Councillor ready to defend Portslade site against ex-Brighton footballer’s tower block plans

Bobby Zamora

Former Brighton and Hove Albion striker Bobby Zamora has a goal in sight – and an acre of space in Portslade.

Zamora, 40, a director of property developer Luna Group, hopes to build 136 flats up to 11 storeys high in Wellington Road and Camden Street, close to Shoreham Harbour.

His fellow Luna Group directors include West Ham United skipper Mark Noble, 33, who played alongside Zamora for four years at the London club.

But Labour councillor Les Hamilton wants a red card shown to their plans, dismissing them as an overdevelopment which would be too tall and which would include too few parking spaces.

Councillor Hamilton, who represents South Portslade on Brighton and Hove City Council, wants to speak out against the scheme at the Planning Committee when it debates the scheme.

Luna Group has applied for planning permission for land that includes the old Flexer Sacks factory and the site where the troubled Harbour View pub once stood.

The pub, previously the Alexandra, was demolished in 2015 after losing its licence the year before as a result of drunkenness, drug use and sexual assaults at the premises.

The site as a whole is currently occupied by the Circle Studios, the Underground Gym, a hand car wash and a parking deck.

If the plans are approved, the proposed 11-storey block would go up on the corner site where car wash is based. The block would contain offices and 65 flats – 31 of which would be one-bed homes.

The phase 2 and 3 plans include neighbouring blocks that would be nine and seven storeys high, containing 71 homes and space for more offices and leisure use.

The site is yards from where the council granted its own joint venture developer planning permission in 2019 for a £20 million scheme to build flats up to seven storeys high.

A visualisation of the plans for Wellington Road in Portslade

Luna Group said that the scheme had the potential to regenerate the area with well-designed buildings and adaptable floor space.

The company said in a planning statement: “The development delivers a significant number of new homes to help meet (the council’s) identified need.”

Five people have sent letters of objection to the council, raising concerns about parking, noise, traffic and overdevelopment.

One objector, a tenant in the area whose details have been redacted by the council on its website, said there should be a thorough construction and environmental management plan.

The objector said: “We have serious concerns about the development of the site around us especially considering the condition of the building as it is currently.

“We are worried about the ability of our part of the building to remain unaffected while large-scale building work goes on around us.”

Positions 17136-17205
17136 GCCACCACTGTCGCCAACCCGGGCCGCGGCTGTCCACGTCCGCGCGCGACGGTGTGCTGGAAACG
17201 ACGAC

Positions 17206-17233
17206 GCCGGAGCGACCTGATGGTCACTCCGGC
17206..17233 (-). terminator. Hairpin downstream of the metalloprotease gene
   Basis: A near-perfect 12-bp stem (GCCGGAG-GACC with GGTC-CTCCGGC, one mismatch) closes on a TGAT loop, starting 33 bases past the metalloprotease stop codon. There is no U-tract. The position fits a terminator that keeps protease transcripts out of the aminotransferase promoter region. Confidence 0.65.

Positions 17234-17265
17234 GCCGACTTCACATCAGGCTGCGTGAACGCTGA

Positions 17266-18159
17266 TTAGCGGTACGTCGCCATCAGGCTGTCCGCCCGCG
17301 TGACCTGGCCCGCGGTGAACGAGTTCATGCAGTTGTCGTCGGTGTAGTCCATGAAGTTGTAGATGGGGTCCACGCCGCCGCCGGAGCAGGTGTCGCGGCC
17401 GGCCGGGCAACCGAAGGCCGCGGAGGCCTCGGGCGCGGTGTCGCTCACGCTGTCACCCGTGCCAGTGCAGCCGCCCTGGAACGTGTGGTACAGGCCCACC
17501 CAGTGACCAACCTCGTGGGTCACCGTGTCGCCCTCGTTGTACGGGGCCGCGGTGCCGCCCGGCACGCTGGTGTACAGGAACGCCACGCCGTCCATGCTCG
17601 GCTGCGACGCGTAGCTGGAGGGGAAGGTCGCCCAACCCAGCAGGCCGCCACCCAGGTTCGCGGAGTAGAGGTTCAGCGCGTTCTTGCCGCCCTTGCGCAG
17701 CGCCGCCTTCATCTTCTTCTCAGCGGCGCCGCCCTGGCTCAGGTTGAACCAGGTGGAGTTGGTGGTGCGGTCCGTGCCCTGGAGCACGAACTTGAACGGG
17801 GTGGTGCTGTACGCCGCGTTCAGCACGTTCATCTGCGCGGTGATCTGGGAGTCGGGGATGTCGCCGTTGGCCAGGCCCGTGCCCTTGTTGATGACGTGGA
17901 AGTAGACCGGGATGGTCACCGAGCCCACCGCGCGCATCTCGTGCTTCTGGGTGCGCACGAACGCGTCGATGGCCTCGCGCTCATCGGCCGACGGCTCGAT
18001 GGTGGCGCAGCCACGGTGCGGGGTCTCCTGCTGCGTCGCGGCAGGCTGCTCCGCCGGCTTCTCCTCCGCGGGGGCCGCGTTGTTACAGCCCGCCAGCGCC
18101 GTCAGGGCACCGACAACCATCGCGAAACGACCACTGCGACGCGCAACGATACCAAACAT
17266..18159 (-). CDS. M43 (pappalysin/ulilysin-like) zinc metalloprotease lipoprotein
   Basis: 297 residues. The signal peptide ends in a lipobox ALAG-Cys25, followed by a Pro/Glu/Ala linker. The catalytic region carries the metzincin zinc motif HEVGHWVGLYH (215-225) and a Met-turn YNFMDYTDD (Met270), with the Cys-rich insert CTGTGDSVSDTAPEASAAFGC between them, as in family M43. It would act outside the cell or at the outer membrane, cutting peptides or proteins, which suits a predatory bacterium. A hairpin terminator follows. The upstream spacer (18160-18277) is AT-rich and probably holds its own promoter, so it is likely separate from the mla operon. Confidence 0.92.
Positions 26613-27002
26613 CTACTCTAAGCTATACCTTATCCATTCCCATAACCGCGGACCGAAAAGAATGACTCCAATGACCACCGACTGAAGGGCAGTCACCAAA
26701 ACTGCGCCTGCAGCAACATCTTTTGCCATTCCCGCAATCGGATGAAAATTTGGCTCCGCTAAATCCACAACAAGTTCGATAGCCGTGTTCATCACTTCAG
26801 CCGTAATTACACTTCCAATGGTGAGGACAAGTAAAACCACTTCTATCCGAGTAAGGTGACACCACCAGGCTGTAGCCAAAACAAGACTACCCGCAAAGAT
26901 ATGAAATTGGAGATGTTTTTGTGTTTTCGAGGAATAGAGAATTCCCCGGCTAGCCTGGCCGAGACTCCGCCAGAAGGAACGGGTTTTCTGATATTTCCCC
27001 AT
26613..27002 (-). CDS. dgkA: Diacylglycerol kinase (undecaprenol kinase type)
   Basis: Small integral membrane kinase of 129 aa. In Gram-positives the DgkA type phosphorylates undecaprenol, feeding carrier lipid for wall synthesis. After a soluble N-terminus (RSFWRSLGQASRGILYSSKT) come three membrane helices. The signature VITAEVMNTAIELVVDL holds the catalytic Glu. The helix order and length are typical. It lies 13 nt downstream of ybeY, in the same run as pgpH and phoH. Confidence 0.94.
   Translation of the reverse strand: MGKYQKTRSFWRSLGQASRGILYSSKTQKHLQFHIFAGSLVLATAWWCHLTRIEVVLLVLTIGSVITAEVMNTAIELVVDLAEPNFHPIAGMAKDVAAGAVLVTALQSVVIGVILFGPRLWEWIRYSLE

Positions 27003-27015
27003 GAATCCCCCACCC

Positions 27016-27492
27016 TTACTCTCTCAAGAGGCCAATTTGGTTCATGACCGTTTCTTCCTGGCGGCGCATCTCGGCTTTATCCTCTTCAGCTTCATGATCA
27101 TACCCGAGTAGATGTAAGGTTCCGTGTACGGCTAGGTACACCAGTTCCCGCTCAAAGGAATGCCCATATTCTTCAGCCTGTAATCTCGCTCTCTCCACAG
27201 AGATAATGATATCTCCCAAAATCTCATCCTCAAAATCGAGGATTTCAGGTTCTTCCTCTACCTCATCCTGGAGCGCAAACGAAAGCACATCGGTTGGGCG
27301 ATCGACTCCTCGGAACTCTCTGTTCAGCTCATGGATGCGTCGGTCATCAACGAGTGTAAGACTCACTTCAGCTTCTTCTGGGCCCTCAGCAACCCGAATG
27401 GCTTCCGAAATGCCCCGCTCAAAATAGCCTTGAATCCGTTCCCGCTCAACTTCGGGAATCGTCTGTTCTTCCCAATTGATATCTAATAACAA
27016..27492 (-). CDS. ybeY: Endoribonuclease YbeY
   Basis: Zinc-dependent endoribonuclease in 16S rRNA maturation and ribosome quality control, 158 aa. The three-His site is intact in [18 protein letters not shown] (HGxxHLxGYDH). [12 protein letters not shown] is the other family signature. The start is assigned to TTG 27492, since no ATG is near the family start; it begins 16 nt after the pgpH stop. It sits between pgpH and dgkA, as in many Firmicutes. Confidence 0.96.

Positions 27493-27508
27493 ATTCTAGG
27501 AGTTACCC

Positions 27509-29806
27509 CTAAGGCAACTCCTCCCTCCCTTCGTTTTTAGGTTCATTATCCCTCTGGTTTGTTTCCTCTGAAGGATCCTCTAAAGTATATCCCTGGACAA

Another objector with a link to the Circle Studios, said: “The ridiculous idea that 71 flats can be built with only disabled parking is beyond belief.

“As I have said before, with the proposed Luna developments, it will bring more traffic/cars to an area that already is in dire need of more parking spaces to support the small independent businesses that run along North Street.

“Even if every potential property owner of these flats doesn’t own a car, they will have friends and family who will come and visit, and this will take parking spaces that our customers need for us to stay afloat.”

Visualisation courtesy of Landscape Visual Limited

Another business owner in the area said: “As a business already affected by problems with parking, this is adding problems for the local businesses around the area.

“This is a commercial area not residential area. Businesses already struggle with parking, and building this big block of flats with very limited parking is just going to make the parking issues worse and our businesses will suffer even more.”

The council’s Planning Committee is due to decide whether to grant planning permission for the scheme at a virtual meeting starting at 2pm next Wednesday (5 May). The meeting is scheduled to be webcast on the council’s website.

  1. Valerie Reply

    Which matters more – satisfying the demands of the City Plan to swamp the area with ‘housing’ that is not affordable for locals or ensuring businesses thrive & increase.

    Satisfying City Plan housing number imperatives, regardless of worth to Portslade is the easier option for officers.

    The scheme is intrusive, selfish & harsh.

  2. Ivan Lyons Reply

    Surely any residential building of blocks of flats in a densely conurbation area should incorporate underground parking?

  3. Christopher Hawtree Reply

    There was a proposal for a tower on this site almost twenty years ago. Nothing came of that.

  4. Jen Murray Reply

    “Tower blocks” should be banned everywhere. They are ugly, intrusive, and usually cheaply constructed. The council should impose a limit of 7 storeys for new developments.

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